14 July 2008

New stats on the Age-Segregated housing market

The "Profile of the 50+ Housing Market" issued by the 50+ Building Council of the National Association of Home Builders includes statistics on everything from median income to average number of bathrooms.

Here are some highlights:

• The median income of households headed by someone age 55 to 64 is $53,000, meaning half of the 55-64 households earn more than $53,000, and half earn less. Judging by median income, households age 55-64 have been the highest earning group in the U.S since 1995.

• Since 1989, the net worth of all households headed by someone 55 or older has increased substantially, particularly among 55-64 households. Within this age bracket, median net worth grew from a little over $150,000 to $250,000 in just three years, from 2001 to 2004.

• At 40.4, Pennsylvania has the fourth-highest percentage of households 55 and older, behind West Virginia, Florida and Hawaii.

• Just under 1 million of the 26 million 55-plus households in the U.S. in 2005 lived in age-qualified, active-adult housing.

• Nearly half of the households in age-qualified, active-adult homes are in the South, compared with only 7.5 percent in the Midwest. The percentage in the Northeast is 19.4.

• More than 72 percent of age-qualified, active-adult communities provide recreational facilities, and 33 percent have open space within half a block. Among newly built communities, however, recreational amenities are nearly ubiquitous. Well over 90 percent of new-home buyers in age-qualified, active-adult neighborhoods report having access to at least one such facility.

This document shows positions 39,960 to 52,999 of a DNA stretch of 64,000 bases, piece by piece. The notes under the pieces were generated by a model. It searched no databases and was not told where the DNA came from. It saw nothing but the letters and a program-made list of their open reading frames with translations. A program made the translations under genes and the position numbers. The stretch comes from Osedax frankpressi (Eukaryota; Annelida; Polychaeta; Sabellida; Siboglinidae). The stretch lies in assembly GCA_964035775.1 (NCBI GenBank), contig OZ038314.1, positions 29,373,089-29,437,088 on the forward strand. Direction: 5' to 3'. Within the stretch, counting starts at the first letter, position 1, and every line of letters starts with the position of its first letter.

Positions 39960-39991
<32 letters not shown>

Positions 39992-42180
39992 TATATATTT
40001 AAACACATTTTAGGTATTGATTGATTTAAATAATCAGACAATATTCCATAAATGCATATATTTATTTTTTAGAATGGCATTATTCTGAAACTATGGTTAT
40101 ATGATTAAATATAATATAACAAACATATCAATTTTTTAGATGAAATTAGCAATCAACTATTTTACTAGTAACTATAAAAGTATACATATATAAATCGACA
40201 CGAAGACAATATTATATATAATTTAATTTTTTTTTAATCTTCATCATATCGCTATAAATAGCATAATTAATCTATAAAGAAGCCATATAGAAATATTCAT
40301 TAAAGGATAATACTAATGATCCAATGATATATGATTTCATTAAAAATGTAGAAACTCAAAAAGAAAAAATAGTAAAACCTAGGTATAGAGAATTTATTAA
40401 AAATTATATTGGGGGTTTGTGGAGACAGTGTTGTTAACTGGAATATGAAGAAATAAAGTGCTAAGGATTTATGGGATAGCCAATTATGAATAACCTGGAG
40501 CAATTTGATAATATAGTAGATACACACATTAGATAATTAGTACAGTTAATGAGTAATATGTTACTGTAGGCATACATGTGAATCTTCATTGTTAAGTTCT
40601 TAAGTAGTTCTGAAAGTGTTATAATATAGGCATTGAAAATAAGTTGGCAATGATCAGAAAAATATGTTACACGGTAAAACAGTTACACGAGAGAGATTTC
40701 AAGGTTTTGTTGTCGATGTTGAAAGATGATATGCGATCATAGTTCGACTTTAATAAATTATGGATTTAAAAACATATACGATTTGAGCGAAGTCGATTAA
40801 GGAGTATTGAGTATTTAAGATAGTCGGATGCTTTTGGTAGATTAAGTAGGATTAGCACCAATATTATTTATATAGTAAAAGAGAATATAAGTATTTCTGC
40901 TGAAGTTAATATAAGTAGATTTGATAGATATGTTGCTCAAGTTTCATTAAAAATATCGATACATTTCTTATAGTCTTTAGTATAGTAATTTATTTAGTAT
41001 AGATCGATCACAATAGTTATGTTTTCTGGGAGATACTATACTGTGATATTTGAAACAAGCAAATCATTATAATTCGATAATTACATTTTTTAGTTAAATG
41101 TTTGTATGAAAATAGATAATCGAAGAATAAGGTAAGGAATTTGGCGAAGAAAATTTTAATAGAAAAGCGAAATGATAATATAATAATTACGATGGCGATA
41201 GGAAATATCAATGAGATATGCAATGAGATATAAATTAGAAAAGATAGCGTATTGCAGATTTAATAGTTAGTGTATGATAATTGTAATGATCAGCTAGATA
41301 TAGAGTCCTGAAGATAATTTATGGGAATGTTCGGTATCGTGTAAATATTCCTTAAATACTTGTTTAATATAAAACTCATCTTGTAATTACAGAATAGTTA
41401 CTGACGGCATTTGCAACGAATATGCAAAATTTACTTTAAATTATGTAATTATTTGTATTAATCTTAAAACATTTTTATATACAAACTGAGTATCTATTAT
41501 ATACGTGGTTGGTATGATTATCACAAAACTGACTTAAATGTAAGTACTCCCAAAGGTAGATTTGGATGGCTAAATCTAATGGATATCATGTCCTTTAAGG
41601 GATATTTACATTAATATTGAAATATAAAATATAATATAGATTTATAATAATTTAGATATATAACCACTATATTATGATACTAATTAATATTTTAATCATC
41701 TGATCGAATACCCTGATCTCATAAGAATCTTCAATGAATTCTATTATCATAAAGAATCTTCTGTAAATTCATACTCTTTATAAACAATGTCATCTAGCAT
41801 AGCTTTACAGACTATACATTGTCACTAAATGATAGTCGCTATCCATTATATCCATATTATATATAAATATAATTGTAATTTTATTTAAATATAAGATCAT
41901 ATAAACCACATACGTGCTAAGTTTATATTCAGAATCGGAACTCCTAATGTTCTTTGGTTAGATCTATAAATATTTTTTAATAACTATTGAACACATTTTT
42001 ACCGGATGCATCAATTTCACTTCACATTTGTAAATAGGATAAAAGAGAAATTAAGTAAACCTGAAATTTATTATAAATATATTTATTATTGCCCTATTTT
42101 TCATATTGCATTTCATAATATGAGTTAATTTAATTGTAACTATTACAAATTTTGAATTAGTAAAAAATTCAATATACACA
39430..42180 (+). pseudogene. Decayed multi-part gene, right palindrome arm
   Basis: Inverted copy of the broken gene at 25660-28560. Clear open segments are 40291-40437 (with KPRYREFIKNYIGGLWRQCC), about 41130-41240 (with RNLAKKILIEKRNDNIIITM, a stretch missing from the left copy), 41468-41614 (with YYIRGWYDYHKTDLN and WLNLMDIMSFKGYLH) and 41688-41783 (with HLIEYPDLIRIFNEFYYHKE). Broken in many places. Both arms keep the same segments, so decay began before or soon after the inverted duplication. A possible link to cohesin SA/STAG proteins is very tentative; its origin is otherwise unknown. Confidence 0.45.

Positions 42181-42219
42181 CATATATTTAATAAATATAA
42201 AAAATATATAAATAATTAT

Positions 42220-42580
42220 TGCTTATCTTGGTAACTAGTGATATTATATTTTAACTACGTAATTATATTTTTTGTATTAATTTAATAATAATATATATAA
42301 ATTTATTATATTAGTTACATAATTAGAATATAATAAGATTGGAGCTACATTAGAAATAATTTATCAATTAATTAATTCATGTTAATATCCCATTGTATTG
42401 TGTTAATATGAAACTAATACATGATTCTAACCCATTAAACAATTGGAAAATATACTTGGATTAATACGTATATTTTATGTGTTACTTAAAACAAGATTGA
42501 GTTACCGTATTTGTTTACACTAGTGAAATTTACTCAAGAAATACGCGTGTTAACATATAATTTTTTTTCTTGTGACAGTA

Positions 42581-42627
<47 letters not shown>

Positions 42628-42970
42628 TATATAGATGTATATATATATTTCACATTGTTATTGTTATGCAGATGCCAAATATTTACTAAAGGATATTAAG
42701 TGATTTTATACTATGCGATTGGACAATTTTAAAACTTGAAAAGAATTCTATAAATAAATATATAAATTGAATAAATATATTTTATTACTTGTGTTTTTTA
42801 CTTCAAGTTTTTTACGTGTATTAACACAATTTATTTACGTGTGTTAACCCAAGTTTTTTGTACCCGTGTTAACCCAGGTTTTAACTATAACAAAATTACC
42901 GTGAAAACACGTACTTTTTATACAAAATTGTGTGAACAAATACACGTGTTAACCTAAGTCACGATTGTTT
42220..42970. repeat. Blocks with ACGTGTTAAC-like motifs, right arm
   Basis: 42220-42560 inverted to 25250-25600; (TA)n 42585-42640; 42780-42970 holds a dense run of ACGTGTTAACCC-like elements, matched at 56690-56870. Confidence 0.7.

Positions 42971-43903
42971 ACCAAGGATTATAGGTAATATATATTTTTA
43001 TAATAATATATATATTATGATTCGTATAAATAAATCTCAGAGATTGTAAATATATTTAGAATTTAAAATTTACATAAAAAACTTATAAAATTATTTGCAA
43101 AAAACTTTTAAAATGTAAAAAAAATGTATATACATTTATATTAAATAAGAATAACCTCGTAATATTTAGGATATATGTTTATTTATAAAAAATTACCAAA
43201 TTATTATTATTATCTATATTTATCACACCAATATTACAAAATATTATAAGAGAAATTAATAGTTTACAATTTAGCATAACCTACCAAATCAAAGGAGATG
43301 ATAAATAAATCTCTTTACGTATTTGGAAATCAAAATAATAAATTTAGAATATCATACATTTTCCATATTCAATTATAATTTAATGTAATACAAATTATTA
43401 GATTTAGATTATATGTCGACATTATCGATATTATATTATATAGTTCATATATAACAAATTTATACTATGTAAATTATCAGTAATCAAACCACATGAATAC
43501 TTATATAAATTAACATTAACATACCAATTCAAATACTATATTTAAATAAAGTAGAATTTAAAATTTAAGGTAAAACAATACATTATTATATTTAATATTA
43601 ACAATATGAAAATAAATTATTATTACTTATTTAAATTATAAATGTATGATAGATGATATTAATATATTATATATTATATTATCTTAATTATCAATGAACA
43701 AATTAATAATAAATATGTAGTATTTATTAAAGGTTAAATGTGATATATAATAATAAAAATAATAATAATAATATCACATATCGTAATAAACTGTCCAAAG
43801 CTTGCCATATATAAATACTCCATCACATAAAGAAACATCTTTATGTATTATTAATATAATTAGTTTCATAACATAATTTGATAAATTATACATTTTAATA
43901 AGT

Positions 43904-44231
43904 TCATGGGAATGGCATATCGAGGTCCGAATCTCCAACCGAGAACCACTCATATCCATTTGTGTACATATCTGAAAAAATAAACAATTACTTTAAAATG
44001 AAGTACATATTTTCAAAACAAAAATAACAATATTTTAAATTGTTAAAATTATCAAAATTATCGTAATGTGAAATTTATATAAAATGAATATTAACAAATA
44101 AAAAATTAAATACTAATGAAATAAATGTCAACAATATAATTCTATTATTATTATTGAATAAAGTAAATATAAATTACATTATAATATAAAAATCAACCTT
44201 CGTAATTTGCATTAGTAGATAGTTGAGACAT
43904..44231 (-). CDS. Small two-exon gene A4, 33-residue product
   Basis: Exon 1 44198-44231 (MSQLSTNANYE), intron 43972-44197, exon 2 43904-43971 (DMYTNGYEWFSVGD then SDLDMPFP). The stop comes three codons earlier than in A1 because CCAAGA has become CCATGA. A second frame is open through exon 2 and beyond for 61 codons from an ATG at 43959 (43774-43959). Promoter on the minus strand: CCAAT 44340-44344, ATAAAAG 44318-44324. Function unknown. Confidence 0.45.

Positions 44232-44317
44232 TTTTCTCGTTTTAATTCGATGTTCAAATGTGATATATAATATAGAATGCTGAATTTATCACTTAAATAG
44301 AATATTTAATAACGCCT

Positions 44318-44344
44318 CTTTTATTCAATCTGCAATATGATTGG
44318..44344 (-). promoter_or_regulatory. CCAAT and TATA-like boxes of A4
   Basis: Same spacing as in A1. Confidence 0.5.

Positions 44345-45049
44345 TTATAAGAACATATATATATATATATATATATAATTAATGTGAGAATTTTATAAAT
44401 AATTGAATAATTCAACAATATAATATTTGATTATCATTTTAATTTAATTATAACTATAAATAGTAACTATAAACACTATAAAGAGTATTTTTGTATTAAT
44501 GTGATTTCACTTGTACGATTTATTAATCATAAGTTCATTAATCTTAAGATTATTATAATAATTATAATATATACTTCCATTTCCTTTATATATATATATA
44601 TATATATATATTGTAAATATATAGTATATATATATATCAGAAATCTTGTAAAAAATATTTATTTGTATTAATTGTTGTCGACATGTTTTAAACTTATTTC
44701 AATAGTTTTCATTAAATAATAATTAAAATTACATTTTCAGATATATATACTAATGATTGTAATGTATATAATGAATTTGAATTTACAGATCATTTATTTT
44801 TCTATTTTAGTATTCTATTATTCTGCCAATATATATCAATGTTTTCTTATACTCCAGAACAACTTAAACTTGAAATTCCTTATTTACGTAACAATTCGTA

• Zero percent of age-qualified, active-adult residents rate their communities below 3 on a scale of 1 to 10. Sixty-seven percent rate them at 9 or 10, in contrast to only about 52 percent of 55-plus households in general.

• Why people chose an age-qualified active-adult community: 45 percent for the design/looks of it; 24.8 percent to be close to friends/relatives; 22.3 percent to be near leisure activities; and 21.6 percent for the housing unit itself.

About $7.3 billion was spent in 2007 for housing built in age-qualified, active-adult communities, 6 percent of the new construction projected for households headed by someone 55 or older.

• The majority of houses in such neighborhoods have two bedrooms and two baths, and the median size of a new unit is 1,906 square feet.

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